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Liver transplant is a procedure where a dysfunctional liver of a patient is replaced by a healthy one of a donor’s. The human liver regenerates quickly once a portion is cut from it surgically. Thus, a donor can either be deceased or alive. Liver transplant is the only treatment option for patients who have the last stage of chronic liver disease.

Liver transplant has almost become a common practice in highly developed countries. According to a study published in the Liver Transplantation Journal, 7000 liver transplants are performed each year in the United States alone. China and Brazil were second and third on the list.

Developing countries have also started to catch up. The most recent example in this regard is India. Another study reveals that 1200 liver transplants were performed in India in 2014 alone.

Pakistan’s health sector has just started the practice of liver transplant and some of the best hospitals in Karachi, Lahore, and Islamabad have conducted transplants at their facilities. Recently, some Pakistani and Iranian surgeons also celebrated a week of success at Sindh Institute of Urology and Transplant (SUIT).

A report by Dawn reveals that seven successful liver transplant surgeries were performed during this week. The report also shows that a total of 15 transplant surgeries with living donors have been performed at SUIT. The progress is indeed promising but there are still a lot of areas that need improvement.

In this article, we analyze the possible causes of the slow progression of liver transplants in Pakistan.

1. Lack of infrastructure

Lack of appropriate infrastructure is one of the key reasons that liver transplants are not frequently performed in Pakistan. There is no official organ harvesting agency. Some of the private medical services are harvesting organs however they unable to meet the demand.

There are also no rules for the selection of recipients and doctor’s themselves decide if the patient is worthy of a donation or not.

Lack of any code of conduct when it comes to transplants has rendered a lot of efforts useless. People still do not trust a Pakistani health facility for a liver transplant. It is thus the duty of the government to establish a proper and enforce it in all public hospitals.

2. Corruption

Corruption is another cause of failure of projects related to liver transplant in Pakistan. The governments have usually been generous regarding funds but unfortunately, this money is not used effectively.

Former Chief Justice of Pakistan, Mian Saqib Nisar while conducting the hearing of a suo moto case last year also questioned Punjab government which has already spent Rs. 34 million but has failed to create a liver transplant facility for the public.

Accountability in health projects is thus crucial for their success. A liver transplant facility in a public hospital could have set this procedure on its course in the country but till now the rampant corruption never let it happen.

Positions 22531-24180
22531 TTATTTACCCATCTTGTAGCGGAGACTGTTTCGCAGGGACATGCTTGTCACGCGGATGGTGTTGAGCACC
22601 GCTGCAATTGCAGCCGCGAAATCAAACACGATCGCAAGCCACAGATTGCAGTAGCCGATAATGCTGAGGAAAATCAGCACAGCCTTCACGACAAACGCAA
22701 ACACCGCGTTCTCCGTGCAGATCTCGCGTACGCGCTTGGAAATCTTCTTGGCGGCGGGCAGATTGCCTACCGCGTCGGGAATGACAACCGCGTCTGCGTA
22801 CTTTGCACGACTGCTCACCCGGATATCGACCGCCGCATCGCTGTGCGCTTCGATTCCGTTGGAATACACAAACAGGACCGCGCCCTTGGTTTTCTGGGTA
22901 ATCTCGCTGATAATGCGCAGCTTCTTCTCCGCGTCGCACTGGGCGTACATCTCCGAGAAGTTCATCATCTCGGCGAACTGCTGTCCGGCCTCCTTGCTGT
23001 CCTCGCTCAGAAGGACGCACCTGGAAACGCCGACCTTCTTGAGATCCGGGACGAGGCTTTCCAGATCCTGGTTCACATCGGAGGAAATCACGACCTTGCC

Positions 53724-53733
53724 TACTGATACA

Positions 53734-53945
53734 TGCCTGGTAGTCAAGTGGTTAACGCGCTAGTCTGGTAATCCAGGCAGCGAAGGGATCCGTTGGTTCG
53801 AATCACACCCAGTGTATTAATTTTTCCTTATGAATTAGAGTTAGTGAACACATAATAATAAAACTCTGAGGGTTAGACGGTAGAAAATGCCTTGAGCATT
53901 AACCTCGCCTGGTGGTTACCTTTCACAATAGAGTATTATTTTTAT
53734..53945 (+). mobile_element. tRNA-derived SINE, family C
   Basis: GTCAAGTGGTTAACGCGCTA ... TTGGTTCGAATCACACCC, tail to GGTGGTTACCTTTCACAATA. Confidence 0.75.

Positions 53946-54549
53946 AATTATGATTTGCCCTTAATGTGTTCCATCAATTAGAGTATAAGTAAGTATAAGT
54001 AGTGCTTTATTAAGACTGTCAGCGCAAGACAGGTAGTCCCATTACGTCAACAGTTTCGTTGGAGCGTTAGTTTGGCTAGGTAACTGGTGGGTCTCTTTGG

3. Propaganda

Propaganda against transplant facilities is another reason that they are not succeeding.  Many projects are in their development phases but there is a serious hindrance created by the lobbyists who carry various political and professional jealousies.

Sometimes, opposition parties also try to block important projects by the ruling party while on other occasions, medical professionals involved in these projects turn against their colleagues.

4. Lack of Doctors

Lack of trained medical professionals is another reason that the liver transplant in Pakistan has not gained expected success. One way this could be tackled is to hire international doctors who can train the locals so that they can perform transplants on their own.

5. Lack of Donors

Another key reason for the lack of liver transplants in Pakistan is a lack of donors. Due to religious reasons, many people hesitate to become a donor after death.

Living donors are also very rare. People are usually unaware and think that it is highly dangerous to donate a portion of their liver. The fear is so real that even close family members are hesitant in donating to their blood relatives.

The government should start awareness campaigns to clear out confusions regarding liver donations. An official organ harvesting agency can also be helpful in getting the trust of donors.

Pakistan’s health sector has recently stepped into the arena of liver transplants. Although funds are available and many projects are in progress, the progression of liver transplant in Pakistan is very slow in the country.

If the government and professional bodies pay attention to training workshops and awareness campaigns, we can have an excellent network of liver transplant surgeons in Lahore, Karachi, Islamabad, and other leading cities of the country.

Unless there is a decent influx of professional doctors, people will be at the mercy of quacks and dangerous practices in the market.


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